They drugged me and stuck things down my throat…

Hey… relax. It’s not as bad as that but if you’re squeamish about medical things, then this blog isn’t for you. Click back and I’ll see you next time.

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Let’s start at the beginning. I’ve been suffering for a very long time with heartburn type feelings and lots and lots of sore throats and regular antibiotics. It’s been unpleasant and although I hate anything to do with hospitals, I knew I had to get myself checked out. So I was referred to Oxford Churchill hospital, under the care of a very lovely consultant and very caring nurse to make sure nothing untoward was occurring.

Back in September I had what is called a barium meal or barium swallow or sometimes known as an upper GI. It’s not a nice test. You are taken into an X-ray room and you stand in front of the X-ray machine whilst the radiologist hands you a cup of frothy foaming white ‘stuff’. Barium. It’s supposedly fruit flavoured, but it’s not in the least bit appetising. It’s supposed to be a drink but it’s bloody hard to swallow, it’s like drinking froth. But they make you hold a massive mouthful in your mouth and then start taking a series of X-ray images and then instruct you to swallow so they can see the barium as it travels down from your mouth to your stomach. Then repeat and repeat again. Yuk.

After the distractions of our family holiday abroad, Christmas and New Year, I knew I couldn’t ignore the problems, they were still there and not getting any better. Another course of antibiotics down, feeling better for a week and then back to square one.

The team in Oxford agreed that an upper endoscopy or a gastroscopy was the next port of call. A procedure where a camera is placed inside your mouth, swallowed and then is manoeuvred down your oesophagus and into your stomach. An upper endoscopy gives the consultant a clear inside view and ability to check out the health of everything from the throat down.

So the day came. I knew from the information booklet that I had to be nil by mouth for six hours before my admission. That being set for 3pm meant that I had to go most of the day as usual and travelling to Oxford without any food or water. It sure wasn’t easy but I got there!

Arrived in the waiting room and was met by a nurse who wanted to check all my paperwork, my understanding of the procedure and a general check on my blood pressure and oxygen levels. My blood pressure was reassuringly steady, considering how much I was bricking it.

I then met the consultant and junior doctor who explained I had a choice of doing the test under an anaesthetic throat spray, being completely conscious throughout or I could be sedated so I would be peaceful and barely aware of what was happening. I’m sorry to say I am a complete wuss and the thought of gagging over something down my throat, no matter how numb they make it was out of the question. I opted for sedation and was aware that it meant a few more risks and longer recovery time on the ward.

When I was led into the endoscopy suite, it looked a little bit like a theatre. Bed in the middle. Heart monitors, oxygen tanks, nurses looking busy. But what wasn’t usual was the big massive computer looking box next to the bed with big black cables sticking out of it. That was the machine that was going down my throat?! Eek!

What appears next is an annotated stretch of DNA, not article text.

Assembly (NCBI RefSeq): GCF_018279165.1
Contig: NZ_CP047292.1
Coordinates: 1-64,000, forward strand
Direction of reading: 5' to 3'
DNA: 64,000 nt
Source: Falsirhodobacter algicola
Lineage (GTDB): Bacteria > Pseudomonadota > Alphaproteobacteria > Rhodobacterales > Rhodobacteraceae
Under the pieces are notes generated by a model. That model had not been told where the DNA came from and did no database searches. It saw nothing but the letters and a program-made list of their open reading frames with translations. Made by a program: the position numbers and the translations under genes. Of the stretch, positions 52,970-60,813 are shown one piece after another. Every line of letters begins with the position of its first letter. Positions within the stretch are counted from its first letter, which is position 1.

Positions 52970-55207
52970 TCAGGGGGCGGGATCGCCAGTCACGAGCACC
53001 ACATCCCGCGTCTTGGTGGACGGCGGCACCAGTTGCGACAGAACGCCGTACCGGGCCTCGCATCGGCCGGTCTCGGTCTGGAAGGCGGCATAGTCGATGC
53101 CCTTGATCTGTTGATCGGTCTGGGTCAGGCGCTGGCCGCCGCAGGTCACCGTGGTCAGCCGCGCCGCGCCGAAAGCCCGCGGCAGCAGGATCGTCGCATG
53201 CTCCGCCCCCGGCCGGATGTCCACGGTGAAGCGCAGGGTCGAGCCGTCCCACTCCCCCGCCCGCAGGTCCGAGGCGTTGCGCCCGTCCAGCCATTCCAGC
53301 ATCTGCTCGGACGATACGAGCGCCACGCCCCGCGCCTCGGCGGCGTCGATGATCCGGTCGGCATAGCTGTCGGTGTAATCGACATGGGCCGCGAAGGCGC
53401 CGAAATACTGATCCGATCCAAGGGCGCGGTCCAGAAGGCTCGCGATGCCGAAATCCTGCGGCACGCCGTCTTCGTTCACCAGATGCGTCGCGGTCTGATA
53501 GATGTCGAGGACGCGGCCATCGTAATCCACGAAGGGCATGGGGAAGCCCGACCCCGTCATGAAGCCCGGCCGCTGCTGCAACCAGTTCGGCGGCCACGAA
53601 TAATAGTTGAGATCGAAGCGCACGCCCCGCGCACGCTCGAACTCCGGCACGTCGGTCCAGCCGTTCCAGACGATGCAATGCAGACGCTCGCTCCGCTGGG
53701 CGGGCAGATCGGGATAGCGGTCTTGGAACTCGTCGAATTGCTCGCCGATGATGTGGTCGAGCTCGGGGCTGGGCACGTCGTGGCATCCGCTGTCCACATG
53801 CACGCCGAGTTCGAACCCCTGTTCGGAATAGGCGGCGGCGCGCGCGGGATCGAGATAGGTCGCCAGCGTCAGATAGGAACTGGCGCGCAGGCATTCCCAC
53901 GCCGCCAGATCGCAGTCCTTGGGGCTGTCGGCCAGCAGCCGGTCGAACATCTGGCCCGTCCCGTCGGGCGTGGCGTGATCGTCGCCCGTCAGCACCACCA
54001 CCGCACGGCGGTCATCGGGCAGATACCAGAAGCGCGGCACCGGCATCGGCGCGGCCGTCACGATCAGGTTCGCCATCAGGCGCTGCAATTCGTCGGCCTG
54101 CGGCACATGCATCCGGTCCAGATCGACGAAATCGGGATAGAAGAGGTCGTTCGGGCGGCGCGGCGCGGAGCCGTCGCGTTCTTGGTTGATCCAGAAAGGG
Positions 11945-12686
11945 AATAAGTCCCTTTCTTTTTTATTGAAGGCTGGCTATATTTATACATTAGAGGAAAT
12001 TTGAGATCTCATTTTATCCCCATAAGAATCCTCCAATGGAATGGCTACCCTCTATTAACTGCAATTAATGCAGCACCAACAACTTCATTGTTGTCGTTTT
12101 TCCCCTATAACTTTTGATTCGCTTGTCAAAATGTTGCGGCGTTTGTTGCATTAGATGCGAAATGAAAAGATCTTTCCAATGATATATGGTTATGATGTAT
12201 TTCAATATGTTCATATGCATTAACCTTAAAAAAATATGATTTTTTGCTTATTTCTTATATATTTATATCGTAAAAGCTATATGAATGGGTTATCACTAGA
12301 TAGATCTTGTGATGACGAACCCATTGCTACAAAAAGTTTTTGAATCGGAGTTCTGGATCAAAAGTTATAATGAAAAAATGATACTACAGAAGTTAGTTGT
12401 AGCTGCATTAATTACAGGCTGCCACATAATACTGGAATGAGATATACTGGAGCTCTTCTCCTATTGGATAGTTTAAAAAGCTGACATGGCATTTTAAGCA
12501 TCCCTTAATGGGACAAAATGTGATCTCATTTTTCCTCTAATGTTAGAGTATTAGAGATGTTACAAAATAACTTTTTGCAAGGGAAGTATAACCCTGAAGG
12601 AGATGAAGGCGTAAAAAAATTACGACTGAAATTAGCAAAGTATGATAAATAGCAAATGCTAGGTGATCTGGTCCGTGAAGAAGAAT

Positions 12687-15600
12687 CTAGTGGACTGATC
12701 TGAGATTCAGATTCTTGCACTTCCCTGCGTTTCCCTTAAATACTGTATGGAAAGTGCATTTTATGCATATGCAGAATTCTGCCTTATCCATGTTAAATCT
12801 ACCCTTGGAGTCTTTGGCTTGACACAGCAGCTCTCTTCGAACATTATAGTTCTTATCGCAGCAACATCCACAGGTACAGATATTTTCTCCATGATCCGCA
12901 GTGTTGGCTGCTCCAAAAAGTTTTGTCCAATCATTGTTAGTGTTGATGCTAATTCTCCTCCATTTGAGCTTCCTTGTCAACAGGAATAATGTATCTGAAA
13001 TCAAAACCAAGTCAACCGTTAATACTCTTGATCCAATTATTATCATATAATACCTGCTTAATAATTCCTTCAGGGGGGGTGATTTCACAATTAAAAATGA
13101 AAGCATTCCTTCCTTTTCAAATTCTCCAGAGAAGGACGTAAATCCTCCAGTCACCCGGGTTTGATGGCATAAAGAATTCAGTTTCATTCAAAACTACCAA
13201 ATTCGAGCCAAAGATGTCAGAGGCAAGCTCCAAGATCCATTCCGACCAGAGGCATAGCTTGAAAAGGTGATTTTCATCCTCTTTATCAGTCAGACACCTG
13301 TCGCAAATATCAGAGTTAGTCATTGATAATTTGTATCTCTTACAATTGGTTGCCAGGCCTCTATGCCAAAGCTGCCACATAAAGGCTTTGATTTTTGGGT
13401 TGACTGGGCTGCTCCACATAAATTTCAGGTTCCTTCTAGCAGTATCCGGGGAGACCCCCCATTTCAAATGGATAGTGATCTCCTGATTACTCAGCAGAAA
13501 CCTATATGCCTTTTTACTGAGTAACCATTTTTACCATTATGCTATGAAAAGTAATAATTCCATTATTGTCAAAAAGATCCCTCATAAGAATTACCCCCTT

I was extremely nervous as they got me to lay down on my side on the bed. I had a cannula placed in my arm and oxygen tubes resting on my nose. They placed a big waterproof sheet under my head. The nurse giggled and said “this is to stop you dribbling all over yourself”. A plastic mouth guard was fastened around my head and between my teeth, it felt very strange. And then I was told that the sedative was being administered. I was waiting, waiting for the warm feeling of sedation coming over my brain – but it didn’t come. I must admit I started to panic as they were already introducing the camera down my throat and I didn’t like it one bit. I flinched, unable to talk but thankfully I heard the consultant say to someone “administer more sedative” or something along those lines and that’s the last I remember.

I came to in the recovery ward, didn’t feel too bad at all. A little groggy but definitely more alert than I anticipated. A nurse kept check on my blood pressure and seeing if I felt ok. Also a big thank you to her as she saw me shivering and brought me another blanket. It’s the little things that make you feel safe and looked after. It’s crazy that after all day without food or water – I now had zero appetite. I struggled down a few mouthfuls of tea and a biscuit that the nurse had brought me but it wasn’t pleasurable. Not from pain, just a strange feeling inside.

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When I felt more myself I was allowed to get up and get ready to discharge with the departments contact details in case I developed any post procedure complications. I got myself home and wrapped up in my big fleecy blanket. My husband ordered us a Domino’s Pizza. I’m still not hungry but I knew as I’ve not eaten all day that I should try something and managed a few bites.

Hopefully tomorrow I’ll be back, appetite and all.

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